We have concluded that there is no evidence that sexual selection

We have concluded that there is no evidence that sexual selection was a factor in the evolution of giraffe morphology and that the long neck of giraffes did not evolve as a weapon in males. The more likely selective advantage of a long neck was improvement of access to high-level browse. “
“Tigers Panthera tigris continue to decline despite the best efforts of the worldwide scientific and conservation communities. Prey depletion has been linked Selinexor research buy to this decline, but a clear definition of what constitutes preferred prey and preferred prey weight range does not exist. This is critical information if we are to assess tiger reintroduction potential, monitor unforeseen poaching

of predators and prey, and successfully conserve the species. Here we reviewed the available literature on tiger diet and prey availability and calculated Jacobs’s electivity index scores from 3187 kills or scats of 32 prey species. We found that wild boar and sambar deer are significantly preferred by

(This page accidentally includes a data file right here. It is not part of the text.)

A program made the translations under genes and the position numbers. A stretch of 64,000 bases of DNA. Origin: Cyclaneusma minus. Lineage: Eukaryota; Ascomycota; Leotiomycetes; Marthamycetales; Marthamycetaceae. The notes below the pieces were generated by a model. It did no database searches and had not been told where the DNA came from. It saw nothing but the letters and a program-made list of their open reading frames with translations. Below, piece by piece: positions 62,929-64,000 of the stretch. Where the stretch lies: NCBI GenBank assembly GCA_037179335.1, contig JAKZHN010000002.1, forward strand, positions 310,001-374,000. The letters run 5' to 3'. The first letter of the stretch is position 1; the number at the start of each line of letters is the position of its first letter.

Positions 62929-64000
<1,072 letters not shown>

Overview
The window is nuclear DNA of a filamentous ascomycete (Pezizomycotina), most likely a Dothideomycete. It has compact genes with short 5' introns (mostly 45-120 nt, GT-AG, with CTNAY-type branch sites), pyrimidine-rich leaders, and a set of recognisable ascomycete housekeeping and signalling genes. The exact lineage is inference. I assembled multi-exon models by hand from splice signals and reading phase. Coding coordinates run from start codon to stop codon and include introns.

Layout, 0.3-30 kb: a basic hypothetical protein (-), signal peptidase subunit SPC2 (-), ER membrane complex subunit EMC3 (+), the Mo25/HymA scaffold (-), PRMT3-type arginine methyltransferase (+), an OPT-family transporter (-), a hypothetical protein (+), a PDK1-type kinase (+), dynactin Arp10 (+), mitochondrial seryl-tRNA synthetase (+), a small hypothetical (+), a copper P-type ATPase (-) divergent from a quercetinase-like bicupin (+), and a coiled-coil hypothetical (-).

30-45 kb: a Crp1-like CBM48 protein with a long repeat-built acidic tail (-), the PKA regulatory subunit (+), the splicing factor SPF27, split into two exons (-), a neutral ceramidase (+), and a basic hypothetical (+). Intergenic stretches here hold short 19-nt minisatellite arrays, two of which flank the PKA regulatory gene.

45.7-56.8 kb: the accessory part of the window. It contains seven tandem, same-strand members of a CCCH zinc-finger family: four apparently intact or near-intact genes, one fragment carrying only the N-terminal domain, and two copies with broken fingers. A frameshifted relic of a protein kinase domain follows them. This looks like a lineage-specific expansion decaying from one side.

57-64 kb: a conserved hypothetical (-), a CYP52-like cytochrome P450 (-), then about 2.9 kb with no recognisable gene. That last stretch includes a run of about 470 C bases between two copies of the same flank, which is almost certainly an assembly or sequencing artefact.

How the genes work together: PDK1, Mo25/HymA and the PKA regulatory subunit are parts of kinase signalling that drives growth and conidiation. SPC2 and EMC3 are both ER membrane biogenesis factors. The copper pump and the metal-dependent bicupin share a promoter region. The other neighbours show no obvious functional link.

tigers, with red deer and barasingha likely to be significantly preferred also with a larger sample size. Prey body mass was the only variable that related to tiger prey preference with species weighing between 60 and 250 kg preferred by tigers yielding a ratio of predator to preferred prey of 1:1, which is similar to other solitary felids. This information can be used to predict tiger diet, carrying capacity and movement patterns, as it has been for Africa’s large predator guild, and has important XAV-939 order implications for tiger conservation throughout its distribution. “
“The African wild dog Lycaon pictus is endangered, with anthropogenic impacts, pack size dynamics and competing predators explaining its decline. Relative to solar and lunar events, analysis of diel activity in two parapatric Zimbabwean populations revealed behavioural plasticity